Sliding Across the Desert

24 04 2007

Desert Slide (Sense World Music)

Sometimes spontaneity breeds the greatest success. Such was the case on the evening Vishwa Mohan Bhatt, a mohan veena player – scratch that; he invented this fusion of a classical Indian sitar and sarod with the Hawaiian slide guitar – sat down with Ry Cooder. When the Rajasthan native picked up his unique instrument and started performing with the Los Angeles-born globetrotting guitarist, a bit of magic ensued. The result was called A Meeting by the River, which won a Grammy in 1994. Since then Bhatt continued doing what he had been since studying under Ravi Shankar: creating local recordings that are stupendously innovative. Desert Slide is a case in point. Since his instrument crosses the sarod with a slide, there is really nothing that sounds like it. Underneath the excellent vocal performance Anwar Khan and rapid-fire tablas of Ram Kumar Mishra, this ensemble, created especially for this recording, Bhatt’s schizophrenic veena dances between a literal assault of notes, rhythms and melodies. Part of the genius of the Indian musical system is the ability to make one musician sound like an orchestra; imagine what eleven can do. And yet, even in all that movement, there is stillness. These are mostly when Bhatt breaks, however: the intricate meanderings of his fingers sets fire to the fourteen-minute “Avalu Thari Aave, Badilo Ghar Aave.” The song expresses the longing of a woman begging her love to come home, and this poetic immediacy is captured in every note, every minute. A not-so-chaotic, though equally penetrative, sense of urgency arises in the spacious “Jhilmil Barse Meh,” a rag dedicated to monsoon season. Just as the raga system is based on different times of day, so it goes with seasons. If you can imagine the heroic strides of a culture dependent upon torrential downpours for a few months of the year to cycle their agriculture, you’ve found the spirit of this song. And without question, this is a spirit these musicians capture. Derek Beres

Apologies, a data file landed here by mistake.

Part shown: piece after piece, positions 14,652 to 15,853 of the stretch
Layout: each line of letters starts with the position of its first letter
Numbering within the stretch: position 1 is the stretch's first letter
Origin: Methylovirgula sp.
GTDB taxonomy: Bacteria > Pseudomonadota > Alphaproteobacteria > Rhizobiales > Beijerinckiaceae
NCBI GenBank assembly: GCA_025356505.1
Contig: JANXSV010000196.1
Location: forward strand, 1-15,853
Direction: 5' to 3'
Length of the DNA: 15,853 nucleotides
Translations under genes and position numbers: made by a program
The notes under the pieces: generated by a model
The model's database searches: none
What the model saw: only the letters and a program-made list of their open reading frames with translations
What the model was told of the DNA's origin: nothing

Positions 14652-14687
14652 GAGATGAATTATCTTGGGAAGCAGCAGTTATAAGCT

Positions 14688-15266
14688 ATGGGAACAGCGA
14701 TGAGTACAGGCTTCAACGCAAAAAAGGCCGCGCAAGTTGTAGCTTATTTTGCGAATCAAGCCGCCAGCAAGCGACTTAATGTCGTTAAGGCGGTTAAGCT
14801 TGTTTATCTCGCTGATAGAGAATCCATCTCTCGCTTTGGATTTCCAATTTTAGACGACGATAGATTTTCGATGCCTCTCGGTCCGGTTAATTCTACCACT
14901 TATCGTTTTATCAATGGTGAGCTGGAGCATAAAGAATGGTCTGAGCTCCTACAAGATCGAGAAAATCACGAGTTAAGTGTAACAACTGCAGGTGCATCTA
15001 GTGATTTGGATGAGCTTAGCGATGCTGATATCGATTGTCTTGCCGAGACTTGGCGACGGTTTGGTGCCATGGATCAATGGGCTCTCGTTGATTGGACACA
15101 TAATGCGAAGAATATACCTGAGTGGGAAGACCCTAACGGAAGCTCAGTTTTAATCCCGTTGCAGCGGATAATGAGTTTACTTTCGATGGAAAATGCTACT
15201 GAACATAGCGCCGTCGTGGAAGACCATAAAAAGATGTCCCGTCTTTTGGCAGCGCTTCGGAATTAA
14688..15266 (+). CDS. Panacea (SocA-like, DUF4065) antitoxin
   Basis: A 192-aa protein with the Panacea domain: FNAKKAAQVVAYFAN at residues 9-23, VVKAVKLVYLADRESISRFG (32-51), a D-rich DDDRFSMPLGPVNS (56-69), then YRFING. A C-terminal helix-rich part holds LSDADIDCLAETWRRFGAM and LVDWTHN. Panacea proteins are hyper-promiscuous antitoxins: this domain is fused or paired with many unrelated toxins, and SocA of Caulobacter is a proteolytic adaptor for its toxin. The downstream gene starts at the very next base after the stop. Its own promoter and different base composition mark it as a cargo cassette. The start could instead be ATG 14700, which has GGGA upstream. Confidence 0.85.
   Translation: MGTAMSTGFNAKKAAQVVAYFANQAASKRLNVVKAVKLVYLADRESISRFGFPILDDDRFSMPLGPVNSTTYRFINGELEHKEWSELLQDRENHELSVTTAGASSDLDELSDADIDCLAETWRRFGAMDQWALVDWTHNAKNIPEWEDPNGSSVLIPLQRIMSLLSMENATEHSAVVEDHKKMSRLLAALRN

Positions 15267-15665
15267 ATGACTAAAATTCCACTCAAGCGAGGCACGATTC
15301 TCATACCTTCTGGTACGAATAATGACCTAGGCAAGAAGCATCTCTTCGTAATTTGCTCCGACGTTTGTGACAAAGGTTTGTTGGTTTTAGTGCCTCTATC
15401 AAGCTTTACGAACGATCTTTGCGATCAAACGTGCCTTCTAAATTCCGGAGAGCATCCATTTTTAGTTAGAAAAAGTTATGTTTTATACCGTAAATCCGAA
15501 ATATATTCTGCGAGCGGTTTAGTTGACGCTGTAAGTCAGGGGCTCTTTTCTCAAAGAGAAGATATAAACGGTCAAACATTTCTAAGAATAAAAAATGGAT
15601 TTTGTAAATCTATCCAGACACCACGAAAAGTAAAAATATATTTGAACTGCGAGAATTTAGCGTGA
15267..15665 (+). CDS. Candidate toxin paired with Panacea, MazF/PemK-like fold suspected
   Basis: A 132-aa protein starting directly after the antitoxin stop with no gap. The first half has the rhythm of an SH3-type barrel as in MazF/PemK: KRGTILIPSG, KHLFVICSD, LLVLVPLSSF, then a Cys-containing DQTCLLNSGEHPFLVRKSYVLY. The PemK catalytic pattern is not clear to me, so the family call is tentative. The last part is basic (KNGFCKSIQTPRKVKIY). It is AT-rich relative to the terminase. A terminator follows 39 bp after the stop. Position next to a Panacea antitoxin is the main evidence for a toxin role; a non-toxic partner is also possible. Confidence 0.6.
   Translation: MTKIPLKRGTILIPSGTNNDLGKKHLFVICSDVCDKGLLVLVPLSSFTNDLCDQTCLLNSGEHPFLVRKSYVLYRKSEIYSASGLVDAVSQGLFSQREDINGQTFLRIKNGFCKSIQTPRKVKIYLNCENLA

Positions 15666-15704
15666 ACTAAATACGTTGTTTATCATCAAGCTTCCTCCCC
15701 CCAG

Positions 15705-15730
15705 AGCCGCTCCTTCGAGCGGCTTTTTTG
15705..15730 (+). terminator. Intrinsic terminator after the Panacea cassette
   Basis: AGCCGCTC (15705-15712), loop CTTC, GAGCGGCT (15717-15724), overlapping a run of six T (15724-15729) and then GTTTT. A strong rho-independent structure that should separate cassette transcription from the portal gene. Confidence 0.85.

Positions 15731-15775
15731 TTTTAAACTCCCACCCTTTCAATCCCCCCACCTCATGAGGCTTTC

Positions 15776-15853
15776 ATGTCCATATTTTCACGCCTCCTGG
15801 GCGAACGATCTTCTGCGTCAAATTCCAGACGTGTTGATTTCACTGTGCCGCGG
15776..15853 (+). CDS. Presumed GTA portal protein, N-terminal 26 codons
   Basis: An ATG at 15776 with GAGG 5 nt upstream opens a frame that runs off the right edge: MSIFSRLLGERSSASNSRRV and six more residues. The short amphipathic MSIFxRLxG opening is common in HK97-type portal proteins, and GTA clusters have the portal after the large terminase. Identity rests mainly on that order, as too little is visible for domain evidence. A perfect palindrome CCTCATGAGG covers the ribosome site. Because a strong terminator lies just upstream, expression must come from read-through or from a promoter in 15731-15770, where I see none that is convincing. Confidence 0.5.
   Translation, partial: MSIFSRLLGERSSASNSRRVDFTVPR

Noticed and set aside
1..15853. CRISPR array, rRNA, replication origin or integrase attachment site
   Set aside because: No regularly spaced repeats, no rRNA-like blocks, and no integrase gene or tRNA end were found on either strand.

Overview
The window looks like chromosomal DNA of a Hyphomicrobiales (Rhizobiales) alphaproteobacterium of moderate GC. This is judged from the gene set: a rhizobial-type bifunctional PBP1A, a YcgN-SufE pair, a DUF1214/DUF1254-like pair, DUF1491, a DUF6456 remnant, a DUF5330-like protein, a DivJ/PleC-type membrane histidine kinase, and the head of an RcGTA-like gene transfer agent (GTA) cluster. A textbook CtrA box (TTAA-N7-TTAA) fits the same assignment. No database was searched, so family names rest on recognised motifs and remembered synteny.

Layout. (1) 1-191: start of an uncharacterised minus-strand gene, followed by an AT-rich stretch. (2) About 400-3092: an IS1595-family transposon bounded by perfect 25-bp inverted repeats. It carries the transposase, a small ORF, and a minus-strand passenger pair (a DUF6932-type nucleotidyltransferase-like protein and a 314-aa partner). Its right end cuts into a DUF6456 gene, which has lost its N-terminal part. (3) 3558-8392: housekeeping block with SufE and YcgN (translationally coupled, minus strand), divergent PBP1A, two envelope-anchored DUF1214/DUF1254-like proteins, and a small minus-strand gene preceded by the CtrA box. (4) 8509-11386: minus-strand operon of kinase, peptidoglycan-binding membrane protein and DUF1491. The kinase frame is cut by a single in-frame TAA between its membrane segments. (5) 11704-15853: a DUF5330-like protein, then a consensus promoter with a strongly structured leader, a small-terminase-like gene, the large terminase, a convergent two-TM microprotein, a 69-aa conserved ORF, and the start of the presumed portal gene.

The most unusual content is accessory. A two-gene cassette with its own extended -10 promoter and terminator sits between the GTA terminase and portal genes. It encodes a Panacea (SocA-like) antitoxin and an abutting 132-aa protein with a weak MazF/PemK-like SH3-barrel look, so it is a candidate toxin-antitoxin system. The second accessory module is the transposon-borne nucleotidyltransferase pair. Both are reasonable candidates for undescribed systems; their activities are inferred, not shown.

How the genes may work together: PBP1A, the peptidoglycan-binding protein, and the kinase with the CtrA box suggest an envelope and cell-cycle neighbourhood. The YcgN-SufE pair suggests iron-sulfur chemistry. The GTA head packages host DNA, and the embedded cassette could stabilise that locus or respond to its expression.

The Upbeat Side of Saudade

20 04 2007


M’bem di fora
(Times Square Records)

Thanks to the widespread appreciation given to Cesaria Evora, the string of ten islands known collectively as Cape Verde is defined by the slow, melancholic musings of the morna. Now, Cesaria certainly knows how to celebrate, but it is the sad and damp saudade of Portugal and, subsequently, these islands, that most ears are accustomed to. Perhaps, then, we only need change our definition of what this heart-rending word implies. Cape Verde native Lura exhibits plenty of it on her second recording, though M’bem di fora is full of upbeat, danceable tunes with textures of harmonica, percussion and lush background singing. It’s no surprise that Lura herself began in that role. Originally attending higher education to become a gym teacher, her career was suddenly remixed thanks to a dance teacher that invited her to sing (an occupation she had never even attempted). Maybe that’s why every moment of this album sound so natural. There’s a luminous, effeminate glow in “Bida Maridau,” a beautiful sentiment of a story in which a mother prepares her son to follow his destiny. Island life is accentuated on the homeland tribute, “No Bem Falá,” including the gentle tones of the cavinquinho riding under the rhythm. And just because the record swings on high most of the time, Lura’s reflective moments are equally puncturing. “As-Agua,” a reminiscence of childhood and rain, is the album’s most heartbreaking number – a true expression of longing. She entered school to study the body and ended up mastering gymnastics of another sort: those of lyrics working on the soulful, deep heart of our ears. – Derek Beres